Security experts said that hackers could steal browser 'cookies' in Poodle attacks, potentially taking control of email, banking and social networking accounts.

Washington - Cyberattacks designed to steal valuable business information are becoming more refined and diverse.

Examples of new styles of attack include virus-laced e-mails sent to a mailing list used by employees who entered a company in the same year after it was infiltrated by a malicious party, and obtaining information through the use of smartphone viruses.

In one incident, using a style of attack that relies on social networking, a malicious party disguised itself as part of a group of same-year colleagues.

The police agency’s investigations found the attacker had joined five information-sharing groups on the internet, possibly collecting personal information relating to group members and selecting targets.


The administrator of one group’s mailing list – used to discuss drinking parties by colleagues who had joined their company at the same time – apparently endorsed the attacker’s application for group membership, without confirming his or her identity.

The perpetrator then obtained an e-mail address similar to an authentic member of the group and sent virus-infected messages to targets. The agency categorised the attack as a new kind of identity fraud cyberattack.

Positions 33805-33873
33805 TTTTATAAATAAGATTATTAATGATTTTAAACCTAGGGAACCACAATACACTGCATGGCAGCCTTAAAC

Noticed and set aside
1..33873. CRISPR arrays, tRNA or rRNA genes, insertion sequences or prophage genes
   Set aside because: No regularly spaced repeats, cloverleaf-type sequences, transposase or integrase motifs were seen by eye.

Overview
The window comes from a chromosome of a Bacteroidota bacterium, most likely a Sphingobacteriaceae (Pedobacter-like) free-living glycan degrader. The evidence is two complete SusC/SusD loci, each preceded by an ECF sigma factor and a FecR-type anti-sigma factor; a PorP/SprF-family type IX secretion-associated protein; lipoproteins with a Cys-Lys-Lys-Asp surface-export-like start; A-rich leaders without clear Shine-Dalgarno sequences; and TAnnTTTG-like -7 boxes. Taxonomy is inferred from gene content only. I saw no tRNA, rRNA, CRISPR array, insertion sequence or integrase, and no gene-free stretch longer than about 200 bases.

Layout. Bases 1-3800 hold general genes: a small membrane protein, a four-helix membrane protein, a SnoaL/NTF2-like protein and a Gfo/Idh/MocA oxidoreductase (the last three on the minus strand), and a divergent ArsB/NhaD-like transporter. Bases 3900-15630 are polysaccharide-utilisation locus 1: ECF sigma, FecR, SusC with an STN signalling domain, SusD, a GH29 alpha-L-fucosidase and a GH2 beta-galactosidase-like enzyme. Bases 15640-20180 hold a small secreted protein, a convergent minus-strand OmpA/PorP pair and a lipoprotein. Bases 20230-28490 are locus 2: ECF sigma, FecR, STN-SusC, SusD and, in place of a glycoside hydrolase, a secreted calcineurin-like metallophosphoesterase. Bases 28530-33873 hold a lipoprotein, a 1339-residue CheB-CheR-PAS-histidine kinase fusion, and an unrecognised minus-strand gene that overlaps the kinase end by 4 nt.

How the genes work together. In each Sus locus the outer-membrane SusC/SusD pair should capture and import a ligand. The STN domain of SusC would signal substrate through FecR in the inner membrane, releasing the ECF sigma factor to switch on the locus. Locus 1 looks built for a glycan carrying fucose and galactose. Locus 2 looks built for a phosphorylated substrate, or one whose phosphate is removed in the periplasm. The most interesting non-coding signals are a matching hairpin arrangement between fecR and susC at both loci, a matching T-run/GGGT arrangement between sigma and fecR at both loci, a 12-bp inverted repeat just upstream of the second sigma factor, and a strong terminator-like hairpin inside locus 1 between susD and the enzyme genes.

“It is a highly skilled method of focusing on a narrow range of targets, which makes it difficult to detect the damage inflicted,” a senior US National Police Agency official said.

Last year saw 492 cases of attacks where computer systems in businesses were infected with viruses after e-mails were sent to specific targets, resulting in information security breaches.

Among these were 37 incidents of a more sophisticated “correspondence”-style phishing attack, up from two in 2012.

In another case, an e-mail was initially sent to a company official tasked with firing new employees, saying the sender was looking for a job. Having reduced the probablility that subsequent e-mails would be treated with suspicion, the attacker sent a corrupted attachment as a CV.

The agency is building a framework to share information about cyberattacks with about 6 000 companies working with state-of-the-art technology in fields such as the space and nuclear industries. – The Washington Post